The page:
The Abbott government has this week been accused of gross over exaggeration after it announced a $900m package to the Australian car industry that may only be worth $100m.
In May last year, The Automotive Transformation Scheme Amendment Bill 2014 planned to cut $500m to one of the automotive industries funding programs, the Automotive Transformation Scheme.
But the Government this week announced that it would backdown on its election commitment and would continue to fund car makers after the Senate refused to pass the cuts.
The announcement followed approval by the Expenditure Committee, which included the Prime Minister, but which bypassed the cabinet and Coalition party room.
The Federal Chamber of Automotive Industries said it welcomed the announcement of the Australian Government’s commitment to maintain the Automotive Transformation Scheme (ATS) in its original form as legislated.
FCAI Chief Executive Tony Weber said: “This is particularly important for the small and medium sized business in the supply chain, who have already factored ATS funding into their long-term business and investment decision-making processes.”
Industry minister, Ian Macfarlane presented the news and said that in total $900m worth of cuts to automotive industry assistance would now not proceed.
When is $900m not really $900m?
However, in a bizarre chain of events during the announcement to the press, it became clear that the promised $900m funding total included $400m of funding allocated beyond 2017, after which time the automotive industry will no longer be operating and therefore unlikely to access.
Backing up this assumption, Mr Macfarlane said himself that: “All money under the ATS is contingent on cars being made, on cars rolling off the end of the assembly line. When cars stop rolling off the end of the assembly line, the scheme stops.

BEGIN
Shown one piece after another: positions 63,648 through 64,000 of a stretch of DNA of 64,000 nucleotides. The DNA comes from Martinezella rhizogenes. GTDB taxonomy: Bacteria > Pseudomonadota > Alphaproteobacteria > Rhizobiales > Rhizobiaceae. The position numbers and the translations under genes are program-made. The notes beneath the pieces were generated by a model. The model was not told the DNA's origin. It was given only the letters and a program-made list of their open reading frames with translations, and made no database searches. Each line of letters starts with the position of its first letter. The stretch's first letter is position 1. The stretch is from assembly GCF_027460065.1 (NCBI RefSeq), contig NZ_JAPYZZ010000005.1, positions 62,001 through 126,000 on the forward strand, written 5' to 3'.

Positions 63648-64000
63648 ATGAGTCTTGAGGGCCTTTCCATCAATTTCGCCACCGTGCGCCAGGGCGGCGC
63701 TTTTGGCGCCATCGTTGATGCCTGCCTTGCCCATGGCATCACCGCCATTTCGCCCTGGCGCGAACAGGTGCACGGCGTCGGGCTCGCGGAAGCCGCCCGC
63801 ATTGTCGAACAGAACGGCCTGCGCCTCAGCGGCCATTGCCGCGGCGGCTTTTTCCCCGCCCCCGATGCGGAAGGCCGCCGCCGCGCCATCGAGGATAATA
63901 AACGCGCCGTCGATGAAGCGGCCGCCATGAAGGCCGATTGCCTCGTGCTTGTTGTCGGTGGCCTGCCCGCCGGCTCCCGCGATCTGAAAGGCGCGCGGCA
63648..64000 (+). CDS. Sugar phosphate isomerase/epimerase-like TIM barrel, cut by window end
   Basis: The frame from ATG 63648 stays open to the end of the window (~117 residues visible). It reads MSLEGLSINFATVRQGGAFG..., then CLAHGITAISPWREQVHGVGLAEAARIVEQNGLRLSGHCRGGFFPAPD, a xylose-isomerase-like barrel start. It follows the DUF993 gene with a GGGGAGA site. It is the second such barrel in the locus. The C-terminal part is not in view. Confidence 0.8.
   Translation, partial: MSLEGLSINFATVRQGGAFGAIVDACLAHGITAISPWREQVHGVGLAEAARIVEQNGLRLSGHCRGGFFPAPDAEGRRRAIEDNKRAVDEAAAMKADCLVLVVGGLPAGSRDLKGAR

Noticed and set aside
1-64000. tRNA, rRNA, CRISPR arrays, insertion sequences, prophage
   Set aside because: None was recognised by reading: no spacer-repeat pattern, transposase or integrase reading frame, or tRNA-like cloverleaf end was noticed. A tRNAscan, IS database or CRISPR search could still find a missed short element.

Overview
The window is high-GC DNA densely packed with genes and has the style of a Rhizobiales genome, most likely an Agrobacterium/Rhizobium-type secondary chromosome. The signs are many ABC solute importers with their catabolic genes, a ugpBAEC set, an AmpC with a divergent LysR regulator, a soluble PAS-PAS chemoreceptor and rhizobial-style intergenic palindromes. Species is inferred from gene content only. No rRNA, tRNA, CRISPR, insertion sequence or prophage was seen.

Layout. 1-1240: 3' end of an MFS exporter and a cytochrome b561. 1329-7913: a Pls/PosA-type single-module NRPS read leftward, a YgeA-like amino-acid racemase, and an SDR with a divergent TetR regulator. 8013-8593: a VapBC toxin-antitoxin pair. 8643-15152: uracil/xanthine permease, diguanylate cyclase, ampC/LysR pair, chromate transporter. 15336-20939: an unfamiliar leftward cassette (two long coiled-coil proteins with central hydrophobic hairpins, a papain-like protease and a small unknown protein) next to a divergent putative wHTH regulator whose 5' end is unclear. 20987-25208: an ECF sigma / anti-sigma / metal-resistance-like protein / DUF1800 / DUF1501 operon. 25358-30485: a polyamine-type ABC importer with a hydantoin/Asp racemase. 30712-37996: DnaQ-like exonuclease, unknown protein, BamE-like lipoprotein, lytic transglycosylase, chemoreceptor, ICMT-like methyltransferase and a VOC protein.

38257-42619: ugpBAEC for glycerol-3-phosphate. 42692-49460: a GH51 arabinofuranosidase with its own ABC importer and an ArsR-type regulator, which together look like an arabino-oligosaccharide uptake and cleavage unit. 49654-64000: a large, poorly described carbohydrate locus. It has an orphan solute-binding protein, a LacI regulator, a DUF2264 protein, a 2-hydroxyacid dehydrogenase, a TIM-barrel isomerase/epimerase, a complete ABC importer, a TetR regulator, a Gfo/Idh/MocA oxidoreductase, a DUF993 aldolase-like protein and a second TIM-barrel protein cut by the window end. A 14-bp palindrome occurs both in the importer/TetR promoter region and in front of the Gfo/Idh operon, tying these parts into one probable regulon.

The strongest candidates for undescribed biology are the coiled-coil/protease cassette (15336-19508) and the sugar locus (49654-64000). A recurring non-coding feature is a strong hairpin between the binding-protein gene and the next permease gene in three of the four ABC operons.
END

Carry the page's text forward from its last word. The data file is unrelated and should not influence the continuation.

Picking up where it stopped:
To add to the confusion, it now also appears that the remaining $500m in assistance that Mr Macfarlane said would “flow” to the car industry is actually estimated to be closer to $100m. This is because the car industry is unlikely to access much of the fund due to the decreased workload as it winds down over the next two years in preparation for its exit.
Despite the Government’s announcements, seemingly to the contrary, it could still save as much as $400m of the $500m it had originally planned to cut from the Automotive Transformation Scheme and save a total of $800m of the $900m it detailed in its announcement as earmarked for automotive support.
In the wake of the announcement, Mr Macfarlane’s senior colleagues have accused him of botching the announcement and kicking a political own goal in the lead up to what is likley to be massive job losses in the automotive industry.
Even worse than the figures, the Australian Manufacturing Workers Union’s vehicle division spokesperson, Dave Smith, said the real tragedy that the industry wasn’t guaranteed support earlier.
“It needed to have that conversation,” he said. “This is a great industry that would be growing again at this point in time.”
“The dollar is currently at 77 US cents, and General Motors has always been able to export cars when the dollar has been that low.”
“It’s just a tragedy.”
The question is, would the government ever have released these funds if it new they would actually be used.
The only way the funds will actually be used will be if one or more of the car companies reverses its decision to leave, which seems pretty unlikley, or, seemingly equally unlikely, another major manufacturer takes their place.